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Stories

Stories, observations, and reflections from a life of raising boys

The Artist

Jenifer DeMattia

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I will never forget the day I gave birth to my first son. I was not scared like I thought I would be. My water broke and I felt ready. It was exhilarating. I was amazing. Through all the pain, unlike any I had ever felt, I achieved greatness in that room. For at least a month afterwards I thought I was the only one who could accomplish such an astounding feat. I created a human inside of me. All the nourishment he needed to survive came from my body. When he cried, he looked only to me. When he smiled at me, it was different from any other smile. We were united, bonded by our heartbeats. I was a superhero. There was no other explanation for what was occurring. My life’s work, accomplished at only 29 years of age. My masterpiece. I was complete, and proud.

And then he began to grow, quickly. He made noises, turned over on his own. He began to walk, and form sentences. He began to think freely, and question me. He was becoming his own person in spite of me. Defying me. Acting out. Telling jokes and making me laugh. Building amazing things with his own hands. This was different. I no longer felt the euphoria that came in those first months after giving birth. It’s the sad but spectacular change that only comes with their ever-growing need for independence. The love is the same, but each month seems to bring a new realization that he can do something else without my help. Some days he wants only me to read him stories at night. Other days, it’s just him and dad, and he won’t even let me in the room to say goodnight. The tiny boy I nursed as a baby now tells me he doesn’t like the food I put in front of him. We once shared something unique, a long ago connection between only him and I.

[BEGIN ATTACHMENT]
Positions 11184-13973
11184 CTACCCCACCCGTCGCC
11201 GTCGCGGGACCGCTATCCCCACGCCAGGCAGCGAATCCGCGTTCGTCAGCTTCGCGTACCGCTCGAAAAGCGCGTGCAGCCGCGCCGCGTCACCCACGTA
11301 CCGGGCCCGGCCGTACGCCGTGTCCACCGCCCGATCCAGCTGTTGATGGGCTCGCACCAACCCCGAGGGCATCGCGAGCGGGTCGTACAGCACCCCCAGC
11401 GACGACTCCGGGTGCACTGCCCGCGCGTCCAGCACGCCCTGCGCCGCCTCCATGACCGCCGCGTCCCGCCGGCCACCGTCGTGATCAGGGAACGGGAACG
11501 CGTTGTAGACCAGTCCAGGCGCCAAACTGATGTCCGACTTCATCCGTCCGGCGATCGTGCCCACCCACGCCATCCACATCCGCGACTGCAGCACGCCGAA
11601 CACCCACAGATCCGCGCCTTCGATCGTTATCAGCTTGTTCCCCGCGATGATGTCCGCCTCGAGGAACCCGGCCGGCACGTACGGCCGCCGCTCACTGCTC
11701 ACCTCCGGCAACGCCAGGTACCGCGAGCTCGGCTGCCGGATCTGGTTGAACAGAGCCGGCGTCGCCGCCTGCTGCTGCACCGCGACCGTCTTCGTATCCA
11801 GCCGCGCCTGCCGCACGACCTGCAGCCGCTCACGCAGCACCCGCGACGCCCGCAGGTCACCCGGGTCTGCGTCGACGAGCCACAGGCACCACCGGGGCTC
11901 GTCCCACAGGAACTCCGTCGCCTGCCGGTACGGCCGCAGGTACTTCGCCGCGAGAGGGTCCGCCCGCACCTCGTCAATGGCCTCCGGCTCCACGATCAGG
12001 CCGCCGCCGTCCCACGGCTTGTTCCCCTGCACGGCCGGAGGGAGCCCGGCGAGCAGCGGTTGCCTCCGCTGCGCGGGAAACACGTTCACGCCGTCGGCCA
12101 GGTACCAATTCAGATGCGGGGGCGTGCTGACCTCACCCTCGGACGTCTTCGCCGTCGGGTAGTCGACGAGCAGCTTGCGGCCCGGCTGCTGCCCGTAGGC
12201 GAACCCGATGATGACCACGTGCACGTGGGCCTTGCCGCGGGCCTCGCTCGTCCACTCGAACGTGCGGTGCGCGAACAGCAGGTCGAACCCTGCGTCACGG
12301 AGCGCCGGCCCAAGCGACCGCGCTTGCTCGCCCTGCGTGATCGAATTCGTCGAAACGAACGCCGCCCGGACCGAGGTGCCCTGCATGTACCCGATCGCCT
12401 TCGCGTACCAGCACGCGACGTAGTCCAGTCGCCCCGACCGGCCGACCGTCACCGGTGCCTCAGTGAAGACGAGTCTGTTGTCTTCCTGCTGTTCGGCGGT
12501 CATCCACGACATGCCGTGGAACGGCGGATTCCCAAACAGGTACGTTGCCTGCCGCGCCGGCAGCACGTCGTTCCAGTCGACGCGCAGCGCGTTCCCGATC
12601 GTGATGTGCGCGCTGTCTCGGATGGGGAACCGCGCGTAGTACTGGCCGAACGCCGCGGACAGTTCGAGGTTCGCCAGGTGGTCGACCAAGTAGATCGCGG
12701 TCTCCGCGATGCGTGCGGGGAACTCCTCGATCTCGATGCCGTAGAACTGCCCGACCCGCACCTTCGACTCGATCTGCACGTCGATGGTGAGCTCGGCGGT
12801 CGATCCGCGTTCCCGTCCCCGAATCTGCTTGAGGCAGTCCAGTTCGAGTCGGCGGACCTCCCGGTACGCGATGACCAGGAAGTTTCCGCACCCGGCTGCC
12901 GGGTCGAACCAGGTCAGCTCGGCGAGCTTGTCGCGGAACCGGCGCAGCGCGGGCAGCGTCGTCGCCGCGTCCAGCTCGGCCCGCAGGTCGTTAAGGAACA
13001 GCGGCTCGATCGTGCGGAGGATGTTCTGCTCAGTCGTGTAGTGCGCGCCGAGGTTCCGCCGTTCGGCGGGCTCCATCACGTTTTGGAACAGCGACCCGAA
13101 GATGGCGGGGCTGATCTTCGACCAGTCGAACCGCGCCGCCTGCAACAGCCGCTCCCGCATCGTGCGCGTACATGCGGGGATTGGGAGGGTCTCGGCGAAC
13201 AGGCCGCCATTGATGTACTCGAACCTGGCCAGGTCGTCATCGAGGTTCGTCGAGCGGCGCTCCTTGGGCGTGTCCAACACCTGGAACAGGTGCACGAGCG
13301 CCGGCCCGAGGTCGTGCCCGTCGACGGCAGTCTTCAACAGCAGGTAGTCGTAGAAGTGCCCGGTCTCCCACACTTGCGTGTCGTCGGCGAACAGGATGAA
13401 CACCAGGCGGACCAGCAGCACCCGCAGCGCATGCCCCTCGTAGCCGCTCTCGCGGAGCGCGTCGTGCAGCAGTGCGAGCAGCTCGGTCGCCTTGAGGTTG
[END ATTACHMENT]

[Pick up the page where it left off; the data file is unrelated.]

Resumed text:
My second son was born 3 years later. The bond is exactly the same. As well as the impending reality that each day is a step towards independence for him. It has only recently occurred to me that as amazing as giving life was, in retrospect I was no different than a chicken, or even an ant. Most animals can do what I did. Maybe thinking I was a super hero was stretching it. So as I am still convinced my children will always be my greatest accomplishment, I struggle with what that means. What I’ve come to believe is that its not the act of giving birth that will be my life’s greatest achievement, it will be mastering the difficult task of letting go.

It’s letting go of the back of the bike. Watching them experience disappointment, embarrassment. Letting them win, allowing them to feel loss. Fighting back the tears as the school bus drives away. Resisting the urge to run after the car, when they turn out of our driveway for the first time. As I hope to be the kind of mom that will always be the one they go to for comfort, I know my grasp will slip. They will form other bonds, hopefully friendships that last far beyond their youth. They will fall in love.

So day after day I will continue to work on my masterwork, my children. I will build the train tracks; pull the sled up the hill. Discipline and teach them. Heal them in sickness and try my best to make their younger years magical. And most of all, as much as it pains my heart, I will encourage their inevitable journey into independence. And like an artist who completes their masterpiece, I will one day reluctantly send them into the world, letting them go to find their place within it.